Delrahim restores balance to antitrust treatment of SEPs

Delrahim restores balance to antitrust treatment of SEPs

By Willard K. Tom (Morgan, Lewis & Bockius LLP)1

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In a recent open letter to Assistant Attorney General Makan Delrahim,2 a group of former government enforcement officials and professors took aim at recent speeches of AAG Delrahim relating to the role of antitrust in standards development activities, claiming that they “are [not] consistent with the broad bipartisan legal and economic consensus that has existed for over a decade regarding standard setting.”  While I regard the signatories of the letter with utmost respect, I believe it is the letter, rather than AAG Delrahim’s speeches, that represents the greater departure from the broad bipartisan consensus on the relationship between antitrust and intellectual property that has existed since at least 1995, and probably before.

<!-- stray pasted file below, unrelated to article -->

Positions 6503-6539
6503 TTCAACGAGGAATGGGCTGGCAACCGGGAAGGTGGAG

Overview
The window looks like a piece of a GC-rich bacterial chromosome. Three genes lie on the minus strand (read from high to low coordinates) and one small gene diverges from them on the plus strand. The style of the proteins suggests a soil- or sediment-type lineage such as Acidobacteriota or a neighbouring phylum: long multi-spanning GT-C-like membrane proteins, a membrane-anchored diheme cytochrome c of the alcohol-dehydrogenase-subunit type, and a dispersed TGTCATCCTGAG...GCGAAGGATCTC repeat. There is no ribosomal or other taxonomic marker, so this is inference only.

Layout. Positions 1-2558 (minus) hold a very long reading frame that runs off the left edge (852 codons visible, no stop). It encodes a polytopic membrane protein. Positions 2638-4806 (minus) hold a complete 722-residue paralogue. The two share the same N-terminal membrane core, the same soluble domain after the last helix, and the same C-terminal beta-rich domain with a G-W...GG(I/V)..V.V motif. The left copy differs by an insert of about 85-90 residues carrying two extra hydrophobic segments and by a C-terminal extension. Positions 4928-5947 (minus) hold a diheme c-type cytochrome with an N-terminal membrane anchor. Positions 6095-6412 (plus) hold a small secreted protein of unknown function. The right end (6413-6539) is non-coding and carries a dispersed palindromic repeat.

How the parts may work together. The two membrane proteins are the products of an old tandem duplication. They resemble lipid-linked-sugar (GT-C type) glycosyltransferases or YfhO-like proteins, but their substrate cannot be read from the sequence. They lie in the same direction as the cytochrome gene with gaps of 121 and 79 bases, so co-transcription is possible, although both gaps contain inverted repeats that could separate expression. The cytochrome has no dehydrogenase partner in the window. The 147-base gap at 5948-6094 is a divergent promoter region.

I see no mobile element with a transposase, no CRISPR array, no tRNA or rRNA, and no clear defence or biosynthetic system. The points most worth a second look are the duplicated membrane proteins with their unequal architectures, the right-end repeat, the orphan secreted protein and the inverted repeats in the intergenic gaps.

From the early 20th century to the mid-1970’s, the attitude of antitrust to intellectual property was marked by a high degree of formalism, judging the legitimacy of a patent-related practice, not by its economic effect in the context of the particular markets in which it operated, but rather by the nature of the practice itself.3  This approach found its apotheosis in the infamous “Nine No-No’s.”4 The Nine No-No’s were a list of nine intellectual property licensing practices that, according to an Antitrust Division official, “in virtually all cases are g…

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